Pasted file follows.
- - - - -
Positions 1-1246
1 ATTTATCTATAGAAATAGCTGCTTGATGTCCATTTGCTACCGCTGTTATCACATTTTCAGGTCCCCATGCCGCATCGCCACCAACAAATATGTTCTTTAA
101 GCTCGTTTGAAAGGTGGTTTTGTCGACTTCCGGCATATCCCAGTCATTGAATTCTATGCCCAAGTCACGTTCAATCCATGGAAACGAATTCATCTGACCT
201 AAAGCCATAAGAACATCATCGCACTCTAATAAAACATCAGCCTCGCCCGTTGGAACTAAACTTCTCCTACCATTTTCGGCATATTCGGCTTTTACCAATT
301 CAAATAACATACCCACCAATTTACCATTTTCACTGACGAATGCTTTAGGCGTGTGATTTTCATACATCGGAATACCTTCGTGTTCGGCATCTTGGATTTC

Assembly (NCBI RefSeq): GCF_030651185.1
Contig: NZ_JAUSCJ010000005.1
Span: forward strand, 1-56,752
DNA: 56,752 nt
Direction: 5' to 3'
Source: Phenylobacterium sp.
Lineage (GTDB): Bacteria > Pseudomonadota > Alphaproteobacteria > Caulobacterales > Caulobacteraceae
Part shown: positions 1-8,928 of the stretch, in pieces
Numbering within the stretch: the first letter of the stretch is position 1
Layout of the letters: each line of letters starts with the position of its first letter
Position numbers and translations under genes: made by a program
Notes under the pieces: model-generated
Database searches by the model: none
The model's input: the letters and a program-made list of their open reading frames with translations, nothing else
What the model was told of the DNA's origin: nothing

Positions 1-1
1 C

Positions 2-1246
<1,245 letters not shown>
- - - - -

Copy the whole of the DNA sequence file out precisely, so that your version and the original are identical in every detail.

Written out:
Positions 1-1246
1 ATTTATCTATAGAAATAGCTGCTTGATGTCCATTTGCTACCGCTGTTATCACATTTTCAGGTCCCCATGCCGCATCGCCACCAACAAATATGTTCTTTAA
101 GCTCGTTTGAAAGGTGGTTTTGTCGACTTCCGGCATATCCCAGTCATTGAATTCTATGCCCAAGTCACGTTCAATCCATGGAAACGAATTCATCTGACCT
201 AAAGCCATAAGAACATCATCGCACTCTAATAAAACATCAGCCTCGCCCGTTGGAACTAAACTTCTCCTACCATTTTCGGCATATTCGGCTTTTACCAATT
301 CAAATAACATACCCACCAATTTACCATTTTCACTGACGAATGCTTTAGGCGTGTGATTTTCATACATCGGAATACCTTCGTGTTCGGCATCTTGGATTTC

Assembly (NCBI RefSeq): GCF_030651185.1
Contig: NZ_JAUSCJ010000005.1
Span: forward strand, 1-56,752
DNA: 56,752 nt
Direction: 5' to 3'
Source: Phenylobacterium sp.
Lineage (GTDB): Bacteria > Pseudomonadota > Alphaproteobacteria > Caulobacterales > Caulobacteraceae
Part shown: positions 1-8,928 of the stretch, in pieces
Numbering within the stretch: the first letter of the stretch is position 1
Layout of the letters: each line of letters starts with the position of its first letter
Position numbers and translations under genes: made by a program
Notes under the pieces: model-generated
Database searches by the model: none
The model's input: the letters and a program-made list of their open reading frames with translations, nothing else
What the model was told of the DNA's origin: nothing

Positions 1-1
1 C

Positions 2-1246
<1,245 letters not shown>